Managing acute spinal cord injuries

Compend Contin Educ Vet. 2008 Sep;30(9):496-504; quiz 504, 506.


Acute spinal cord injuries commonly seen in veterinary patients include vascular, compressive, and concussive injuries. Vascular lesions, or infracts, are usually caused by fibrocartilagenous emboli. Concussive and compressive injuries have a variety of pathologies, including intervertebral disk disease, fractures, and luxations (dislocations) of the vertebral column. Although considerable controversy exists over the most appropriate way to manage acute spinal cord injuries, early surgical intervention or decompression remains the best treatment option in managing acute compressive injuries in veterinary patients. High-dose methylprednisolone sodium succinate, an established treatment in human medicine, is falling out of favor because studies have shown little therapeutuc benefit and severe adverse effects.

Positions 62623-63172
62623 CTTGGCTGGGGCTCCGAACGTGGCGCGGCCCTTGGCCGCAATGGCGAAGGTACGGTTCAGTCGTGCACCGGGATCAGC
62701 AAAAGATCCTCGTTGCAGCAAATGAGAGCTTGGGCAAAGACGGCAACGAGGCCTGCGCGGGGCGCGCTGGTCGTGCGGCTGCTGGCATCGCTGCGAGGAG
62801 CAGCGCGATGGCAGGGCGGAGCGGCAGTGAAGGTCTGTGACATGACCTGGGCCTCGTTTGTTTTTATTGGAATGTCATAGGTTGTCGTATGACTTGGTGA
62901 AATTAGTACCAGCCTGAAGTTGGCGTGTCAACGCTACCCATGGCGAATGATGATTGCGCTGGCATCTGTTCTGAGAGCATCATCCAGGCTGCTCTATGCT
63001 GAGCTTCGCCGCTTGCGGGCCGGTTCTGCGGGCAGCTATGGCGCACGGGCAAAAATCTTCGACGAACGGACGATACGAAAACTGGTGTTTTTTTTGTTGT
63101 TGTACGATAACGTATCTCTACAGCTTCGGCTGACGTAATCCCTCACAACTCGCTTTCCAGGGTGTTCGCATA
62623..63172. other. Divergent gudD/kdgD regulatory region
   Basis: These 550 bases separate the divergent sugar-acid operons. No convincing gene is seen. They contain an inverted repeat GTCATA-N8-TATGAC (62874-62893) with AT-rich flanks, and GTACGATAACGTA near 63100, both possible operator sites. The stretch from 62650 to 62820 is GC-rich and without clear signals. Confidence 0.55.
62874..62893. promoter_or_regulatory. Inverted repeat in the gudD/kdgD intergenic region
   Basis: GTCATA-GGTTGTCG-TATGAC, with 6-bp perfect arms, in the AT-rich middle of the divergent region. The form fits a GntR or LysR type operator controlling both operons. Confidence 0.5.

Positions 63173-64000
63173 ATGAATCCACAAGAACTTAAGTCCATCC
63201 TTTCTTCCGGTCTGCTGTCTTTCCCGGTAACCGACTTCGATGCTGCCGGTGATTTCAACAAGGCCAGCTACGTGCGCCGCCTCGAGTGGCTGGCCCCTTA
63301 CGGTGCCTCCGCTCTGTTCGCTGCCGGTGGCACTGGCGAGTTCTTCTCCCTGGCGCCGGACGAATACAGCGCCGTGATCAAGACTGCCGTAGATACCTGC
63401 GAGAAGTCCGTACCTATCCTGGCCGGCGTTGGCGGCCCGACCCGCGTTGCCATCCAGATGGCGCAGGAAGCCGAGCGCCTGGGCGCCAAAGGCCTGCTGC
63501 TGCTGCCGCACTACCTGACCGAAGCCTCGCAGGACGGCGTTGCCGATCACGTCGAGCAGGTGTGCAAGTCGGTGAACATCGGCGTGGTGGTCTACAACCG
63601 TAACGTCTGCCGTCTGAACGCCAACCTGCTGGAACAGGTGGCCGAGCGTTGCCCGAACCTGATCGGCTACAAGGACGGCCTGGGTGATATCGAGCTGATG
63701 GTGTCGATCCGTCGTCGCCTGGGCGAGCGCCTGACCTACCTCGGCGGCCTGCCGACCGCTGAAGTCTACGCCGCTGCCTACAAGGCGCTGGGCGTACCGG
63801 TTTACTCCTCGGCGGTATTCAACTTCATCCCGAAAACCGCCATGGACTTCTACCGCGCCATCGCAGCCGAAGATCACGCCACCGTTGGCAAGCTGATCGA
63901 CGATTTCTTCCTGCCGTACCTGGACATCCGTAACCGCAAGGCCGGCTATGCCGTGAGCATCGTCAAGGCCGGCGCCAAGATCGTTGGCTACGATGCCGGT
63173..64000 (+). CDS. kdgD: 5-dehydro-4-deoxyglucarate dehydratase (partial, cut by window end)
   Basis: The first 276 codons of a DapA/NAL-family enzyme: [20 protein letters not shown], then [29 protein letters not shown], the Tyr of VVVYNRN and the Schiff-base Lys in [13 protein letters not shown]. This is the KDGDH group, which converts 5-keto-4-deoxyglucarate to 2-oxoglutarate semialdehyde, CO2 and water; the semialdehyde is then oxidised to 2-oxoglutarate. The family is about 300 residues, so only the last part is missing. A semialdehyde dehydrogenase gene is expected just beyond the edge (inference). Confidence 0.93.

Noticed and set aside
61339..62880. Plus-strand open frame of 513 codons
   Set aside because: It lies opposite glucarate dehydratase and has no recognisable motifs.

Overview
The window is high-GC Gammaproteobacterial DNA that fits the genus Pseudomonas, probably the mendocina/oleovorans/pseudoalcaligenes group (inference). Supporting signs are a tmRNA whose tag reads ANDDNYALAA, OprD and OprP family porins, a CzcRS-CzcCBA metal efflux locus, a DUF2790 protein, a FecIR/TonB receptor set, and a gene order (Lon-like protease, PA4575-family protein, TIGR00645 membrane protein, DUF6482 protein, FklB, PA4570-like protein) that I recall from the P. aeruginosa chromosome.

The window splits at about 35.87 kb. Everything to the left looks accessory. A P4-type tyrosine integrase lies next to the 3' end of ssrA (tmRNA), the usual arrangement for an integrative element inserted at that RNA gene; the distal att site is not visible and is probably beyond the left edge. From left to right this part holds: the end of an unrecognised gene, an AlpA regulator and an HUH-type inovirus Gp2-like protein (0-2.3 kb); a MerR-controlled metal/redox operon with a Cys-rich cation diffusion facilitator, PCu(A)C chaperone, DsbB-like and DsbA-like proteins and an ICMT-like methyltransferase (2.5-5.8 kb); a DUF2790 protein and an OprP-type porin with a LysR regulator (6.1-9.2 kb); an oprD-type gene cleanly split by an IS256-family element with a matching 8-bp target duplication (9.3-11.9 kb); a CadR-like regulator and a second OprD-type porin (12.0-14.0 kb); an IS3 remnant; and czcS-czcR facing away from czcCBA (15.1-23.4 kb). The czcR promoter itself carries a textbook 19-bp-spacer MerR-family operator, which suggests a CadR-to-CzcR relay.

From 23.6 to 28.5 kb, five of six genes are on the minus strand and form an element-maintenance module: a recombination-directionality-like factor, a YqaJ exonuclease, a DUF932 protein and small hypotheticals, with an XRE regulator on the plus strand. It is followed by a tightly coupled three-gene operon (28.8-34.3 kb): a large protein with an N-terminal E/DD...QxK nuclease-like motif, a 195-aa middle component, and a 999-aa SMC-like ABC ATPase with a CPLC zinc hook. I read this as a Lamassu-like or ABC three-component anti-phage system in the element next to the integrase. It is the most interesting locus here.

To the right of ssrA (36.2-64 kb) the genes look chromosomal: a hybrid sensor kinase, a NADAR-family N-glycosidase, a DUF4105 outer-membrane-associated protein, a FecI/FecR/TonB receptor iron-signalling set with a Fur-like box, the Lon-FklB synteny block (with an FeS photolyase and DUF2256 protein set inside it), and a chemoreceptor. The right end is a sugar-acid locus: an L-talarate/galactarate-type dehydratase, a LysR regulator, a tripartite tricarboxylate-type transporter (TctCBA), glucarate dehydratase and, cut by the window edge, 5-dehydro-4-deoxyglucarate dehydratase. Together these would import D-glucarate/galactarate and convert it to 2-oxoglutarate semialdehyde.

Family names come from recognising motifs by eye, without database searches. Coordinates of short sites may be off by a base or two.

Publication types

  • Review

MeSH terms

  • Adrenal Cortex Hormones / therapeutic use
  • Animals
  • Cats / injuries*
  • Decompression, Surgical / methods
  • Decompression, Surgical / veterinary*
  • Diagnosis, Differential
  • Dogs / injuries*
  • Humans
  • Magnetic Resonance Imaging
  • Pain / prevention & control
  • Pain / veterinary*
  • Prognosis
  • Spinal Cord Injuries / diagnosis
  • Spinal Cord Injuries / surgery
  • Spinal Cord Injuries / therapy
  • Spinal Cord Injuries / veterinary*
  • Spinal Fractures / diagnosis
  • Spinal Fractures / surgery
  • Spinal Fractures / therapy
  • Spinal Fractures / veterinary*
  • Treatment Outcome


  • Adrenal Cortex Hormones